10 Then Holofernes ordered his slaves, who waited on him, to seize Achior and take him away to Bethulia and hand him over to the Israelites. 11 The slaves took him, leading him out of the camp, to the plain, and from there they went into the hill country and came to the spring that was located just below Bethulia. 12 When the men of the town saw them [at the top of the hill] [38] they seized their weapons and ran out of the town to the top of the hill and all their slingers kept them from advancing because they pelted them with stones that were slung at them, preventing them from coming near. 13 The slaves of Holofernes then took refuge below the hill, and tied up Achior, leaving him lying at the foot of the hill, and returned to their master.

14 The Israelites then came down from their town and found Achior, and untying him they brought him into Bethulia, and presented him before the magistrates of the town. 15 In those days Uzziah son of Micah, of the tribe of Simeon, and Chabris son of Gothoniel, and Charmis son of Melchiel were the magistrates. [39] 16 They called together all the elders of the town, and all their young men and women ran to the assembly. They placed Achior in the midst of all their people, and Uzziah questioned him concerning what had taken place. 17 He answered them, telling them what had happened at the council of Holofernes, and all that he had said in the presence of the leaders of Assyria, and all the boasting of Holofernes, and his saying what he would do against the people of Israel. 18 The people fell down before God as they worshiped and cried out:

19 “O Lord God of heaven, see their arrogance, and have pity on your people in their humiliation, and look kindly today on those who are consecrated to you.”

20 Then they reassured Achior and praised him greatly. 21 Uzziah took him from the assembly, bringing him into his own house and gave a banquet for the elders, and all that night they called on the God of Israel for help.


The Campaign against Bethulia

1 The next day Holofernes ordered his entire army, and all the mercenaries who had joined him, to break camp and move against Bethulia, and to seize the passes up into the hill country and make war on the Israelites. 2 All their warriors moved on that day, their fighting force numbering one hundred seventy thousand infantry, [40] twelve thousand cavalry, which did not include those who handled all the baggage, which was a very sizeable number. 3 They encamped in the valley of Bethulia, beside the spring, and they spread out in width to Dothan and as far as Balhaim, [41] and in length to Cyamon [42] which faces Esdraelon.

4 When the Israelites saw the vastness of their opponent they were terrified, and everyone said to his neighbor, ‘They will strip the entire land clean, neither the high mountains or the low valleys will be able to bear their weight.’ 5 In spite of this they all seized their weapons, and [when they had lit fires on each of their towers], [43] they remained on guard, awaiting an attack all night.

6 On the second day Holofernes led his entire cavalry out, in full view of the Israelites in Bethulia. 7 He reconnoitered the approaches to the city, and visited the springs that supplied their water, seizing them and setting guards of soldiers over them and then returned to his army.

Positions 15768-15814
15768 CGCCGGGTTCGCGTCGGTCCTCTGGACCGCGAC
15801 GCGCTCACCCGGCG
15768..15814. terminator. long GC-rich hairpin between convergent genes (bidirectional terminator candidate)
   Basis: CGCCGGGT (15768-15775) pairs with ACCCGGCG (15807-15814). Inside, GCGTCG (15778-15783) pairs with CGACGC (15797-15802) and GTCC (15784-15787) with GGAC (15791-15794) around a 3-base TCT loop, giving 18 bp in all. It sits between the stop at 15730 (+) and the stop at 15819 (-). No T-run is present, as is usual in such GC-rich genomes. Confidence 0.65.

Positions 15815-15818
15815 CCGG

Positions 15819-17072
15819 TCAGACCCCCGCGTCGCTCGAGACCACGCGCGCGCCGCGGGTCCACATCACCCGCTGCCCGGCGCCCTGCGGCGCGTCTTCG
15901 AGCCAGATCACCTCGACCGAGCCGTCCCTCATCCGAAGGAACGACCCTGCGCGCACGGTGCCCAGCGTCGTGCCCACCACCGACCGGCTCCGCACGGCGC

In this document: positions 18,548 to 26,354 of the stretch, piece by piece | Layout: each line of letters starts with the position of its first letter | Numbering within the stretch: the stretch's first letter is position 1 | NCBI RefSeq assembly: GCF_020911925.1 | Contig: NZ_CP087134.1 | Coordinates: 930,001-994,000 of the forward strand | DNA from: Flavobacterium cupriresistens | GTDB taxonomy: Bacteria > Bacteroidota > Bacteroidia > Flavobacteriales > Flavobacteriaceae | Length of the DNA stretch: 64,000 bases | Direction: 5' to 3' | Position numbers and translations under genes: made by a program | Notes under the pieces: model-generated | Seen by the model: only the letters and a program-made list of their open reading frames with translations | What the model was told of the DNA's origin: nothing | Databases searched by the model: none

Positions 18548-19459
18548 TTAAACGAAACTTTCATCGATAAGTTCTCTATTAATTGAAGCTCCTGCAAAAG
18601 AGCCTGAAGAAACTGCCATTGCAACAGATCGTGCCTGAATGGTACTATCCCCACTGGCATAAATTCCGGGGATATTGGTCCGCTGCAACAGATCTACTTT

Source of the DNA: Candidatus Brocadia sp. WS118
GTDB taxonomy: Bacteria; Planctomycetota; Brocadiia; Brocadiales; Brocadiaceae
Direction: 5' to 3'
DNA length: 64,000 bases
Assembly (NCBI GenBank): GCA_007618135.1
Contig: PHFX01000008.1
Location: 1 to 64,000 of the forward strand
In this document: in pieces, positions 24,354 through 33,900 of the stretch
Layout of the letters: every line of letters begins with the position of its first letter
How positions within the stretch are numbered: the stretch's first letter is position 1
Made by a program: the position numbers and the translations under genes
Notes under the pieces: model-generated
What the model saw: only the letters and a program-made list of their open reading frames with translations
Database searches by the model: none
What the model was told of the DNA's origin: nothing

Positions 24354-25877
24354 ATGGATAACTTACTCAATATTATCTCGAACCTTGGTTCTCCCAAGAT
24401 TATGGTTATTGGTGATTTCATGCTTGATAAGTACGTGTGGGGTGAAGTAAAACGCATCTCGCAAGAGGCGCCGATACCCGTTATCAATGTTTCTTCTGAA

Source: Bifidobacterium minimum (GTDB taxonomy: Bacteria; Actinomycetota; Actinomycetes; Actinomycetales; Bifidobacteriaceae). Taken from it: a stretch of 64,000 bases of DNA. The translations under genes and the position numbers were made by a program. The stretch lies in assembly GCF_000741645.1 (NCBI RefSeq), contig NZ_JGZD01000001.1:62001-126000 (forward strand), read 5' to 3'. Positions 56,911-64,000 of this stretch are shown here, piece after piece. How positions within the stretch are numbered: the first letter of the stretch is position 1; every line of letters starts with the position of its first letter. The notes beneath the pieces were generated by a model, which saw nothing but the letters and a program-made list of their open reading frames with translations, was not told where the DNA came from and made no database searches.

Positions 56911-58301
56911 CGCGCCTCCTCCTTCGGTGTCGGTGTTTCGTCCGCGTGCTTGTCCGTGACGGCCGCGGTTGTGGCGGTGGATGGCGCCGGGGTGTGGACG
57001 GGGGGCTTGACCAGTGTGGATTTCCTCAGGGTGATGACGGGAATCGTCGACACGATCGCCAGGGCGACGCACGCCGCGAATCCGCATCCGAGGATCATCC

8 Then all the chieftains of the Edomites and all the leaders of the Moabites and the commanders of the coastland came to him, and said, 9 “My lord, listen to what we have to say, for if you do, your army will not have any losses. 10 These Israelite people do not rely on spears, but on the mountain heights where they live, for it is not easy for one to reach the top of their mountains. 11 Therefore, my lord, do not fight them in the usual fashion, [in a war conducted in the field], and not a man of your army will fall. 12 Remain in camp, keeping all the men of your forces with you, permit your servants to take possession of the spring of water that flows from the foot of the mountain, 13 for this is where all the population of Bethulia gets their water. They will be dying of thirst, and they will surrender their city. In the meantime, we and our troops will go up to the tops of the nearby mountains and camp there, keeping watch over them, [in outposts] to see that no one is able to leave the city.14 They and their wives and children will waste away with famine, and before the sword reaches them they will be strewn about in the streets where they live. 15 In this way you will pay them back with evil because they rebelled and did not receive you peacefully.”

16 Holofernes and his staff of officers approved of the plan, and issued orders to do as they had said. 17 Therefore the army of the Ammonites [44] moved forward, and along with five thousand Assyrians, the encamped in the valley and seized the water supply and the springs of the Israelites. 18 The Edomites and the Ammonites went up and encamped in the hill country opposite Dothan; and they sent some of their men toward the south and the east, toward Egrebeh, which is near Chusi, [beside the Wadi Mochmur]. The rest of the Assyrians encamped in the plain, and covered the entire face of the land. Their tents and their supply trains spread out in huge numbers, forming a vast multitude.

The Distress of the Israelites